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Climie Fisher – Coming In For The Kill (Deluxe Edition)

Simon Climie and Rob Fisher formed Climie Fisher in the late eighties following a meeting at Abbey Road Studios, where they had been working as session musicians. Not newbies to the industry, Rob had performed with Naked Eyes, who came to relative prominence in the early 80s, while Simon worked as a songwriter and session musician, scoring early hits by the mid-80s recording with the likes of George Michael and Aretha Franklin on ‘I Knew You Were Waiting (For Me)’, as well as on Pat Benatar’s Invincible album. The duo released their debut, Everything in 1988, achieving worldwide notoriety, especially with the singles ‘Rise To The Occasion’ and the remixed and re-released single ‘Love Changes Everything’.

Their second album, Coming In For The Kill released in 1989, is the one I’m listening to here. It’s the Deluxe Edition, a reworked edition of the original, that comes complete with a more rock-oriented sound, later on moving to a soulful element. The album achieved less impact than its sibling debut, but this key change shouldn’t exclude the album from consideration, in fact listening with fresh ears to all aspects of the album, I found fruits not first heard on their debut. The opening track ‘Facts Of Love’ displays a grittier feel, although this had to take a back seat when Simon’s vocals came through. From here on, it’s Simon’s vocal charm that has taken the upper hand and pop seems to prevail. The originally released album came complete with 11 tracks, with a 2009 re-release upping the ante to 17. This 4 CD version has 48, mostly versions and remixes, and as the content moves on, it’s this soul-tinged feeling that’s coming through.

As the second disc begins, it’s pretty evident that ‘Love Like A River’ is single material and, sure enough, was perhaps a knock-on from the band’s Everything album, reaching number 22 in 1988. It displays a driving force that just keeps going, with a chorus “…Your love like a river is flowing. Rush over me. Like the seven seas keep rolling…”. If this wasn’t from the sessions that spawned its predecessor, I don’t know why it was omitted from Coming In For The Kill, until now that is. Another notable track that finds itself on each of the four discs is ‘It’s Not Supposed To Be That Way’, making it to number 77 in 1990, the band’s final single release to chart. It features the same soft tones and continual beat that first saw them achieve worldwide success. Returning to the beginning seems to have been their aim with this single and I don’t care, it works. From disc 2 comes ‘Haunted House’ and although musically a throw-back to the House music of the 80s and 90s, with Simon’s lyric “…Feel like I’m living in a haunted house, lost in the shadow of your love…” being the chorus, perhaps slightly cheesy, but with its occasional vocal stabs “Come on, come on give me a hand” coming from the DJ, this is no chore. Those who appreciate the finer things may enjoy an extended version of its Dance Mix on disc 2, and this one is over 8 minutes.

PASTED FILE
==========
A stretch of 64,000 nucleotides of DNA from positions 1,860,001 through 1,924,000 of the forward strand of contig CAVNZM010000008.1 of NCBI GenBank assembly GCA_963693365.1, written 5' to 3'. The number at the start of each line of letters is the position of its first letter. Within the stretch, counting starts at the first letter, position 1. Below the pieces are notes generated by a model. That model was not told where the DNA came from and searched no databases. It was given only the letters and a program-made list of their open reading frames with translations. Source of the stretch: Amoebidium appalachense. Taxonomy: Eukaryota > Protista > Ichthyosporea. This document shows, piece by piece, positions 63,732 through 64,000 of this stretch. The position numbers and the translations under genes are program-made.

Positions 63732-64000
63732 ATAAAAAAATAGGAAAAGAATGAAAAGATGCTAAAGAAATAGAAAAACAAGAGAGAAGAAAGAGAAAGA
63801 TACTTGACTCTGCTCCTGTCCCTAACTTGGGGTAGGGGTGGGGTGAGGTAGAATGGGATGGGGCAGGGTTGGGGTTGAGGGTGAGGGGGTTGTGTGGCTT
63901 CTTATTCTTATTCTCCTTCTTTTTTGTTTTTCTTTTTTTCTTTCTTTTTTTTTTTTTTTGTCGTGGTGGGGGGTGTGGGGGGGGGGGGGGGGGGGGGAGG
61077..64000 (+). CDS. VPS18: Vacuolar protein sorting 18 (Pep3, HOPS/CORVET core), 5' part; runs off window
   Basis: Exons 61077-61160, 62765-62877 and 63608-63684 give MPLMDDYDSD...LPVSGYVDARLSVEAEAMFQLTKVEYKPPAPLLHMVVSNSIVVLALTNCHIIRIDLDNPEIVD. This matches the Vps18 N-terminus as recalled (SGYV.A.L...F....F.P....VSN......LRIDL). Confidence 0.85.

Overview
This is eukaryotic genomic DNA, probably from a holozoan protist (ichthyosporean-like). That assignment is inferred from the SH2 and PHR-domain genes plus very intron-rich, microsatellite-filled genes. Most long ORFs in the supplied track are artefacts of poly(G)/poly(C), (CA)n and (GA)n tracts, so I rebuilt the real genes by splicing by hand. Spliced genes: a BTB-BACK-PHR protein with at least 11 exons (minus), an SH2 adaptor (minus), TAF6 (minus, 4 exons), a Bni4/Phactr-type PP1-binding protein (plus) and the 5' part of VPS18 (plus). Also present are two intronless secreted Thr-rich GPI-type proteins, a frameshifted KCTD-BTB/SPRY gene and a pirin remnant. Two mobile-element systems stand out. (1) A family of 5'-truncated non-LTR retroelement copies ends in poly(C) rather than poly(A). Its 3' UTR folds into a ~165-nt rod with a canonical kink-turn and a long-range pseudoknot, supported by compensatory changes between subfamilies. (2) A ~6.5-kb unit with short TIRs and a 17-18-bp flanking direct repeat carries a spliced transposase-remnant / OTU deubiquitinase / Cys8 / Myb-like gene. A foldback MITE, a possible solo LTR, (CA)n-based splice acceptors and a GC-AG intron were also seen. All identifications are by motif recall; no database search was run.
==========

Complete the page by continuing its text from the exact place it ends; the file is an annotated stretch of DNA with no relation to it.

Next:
You’ll find a worthwhile afternoon’s listening in the corners and alleyways that fill this band’s second most successful album. For those of us who remember The Music Factory, the Music Factory Megamix dips into memories from the Everything album, as well as those moments I’ve already mentioned, just “…don’t touch that dial…”. A very worthwhile journey into Climie Fisher, one of the 80s most fulfilling pop moments and artists who’ve journeyed through music’s history. Simon Climie has worked on the production and writing of work by Eric Clapton, Malcolm McDonald and many more. Whilst Rob Fisher has collaborated with Rick Astley, among others and owned The StoneRoom recording studio for a while. Sadly Fisher succumbed to cancer in 1999 but had been working with Pete Byrne, one-half of Naked Eyes on a new studio album shortly before his death. Climie Fisher’s legacy will be remembered as one that left a mark on the history of music, and the release of this refreshed version of Coming In For The Kill serves as a reminder of their contribution.

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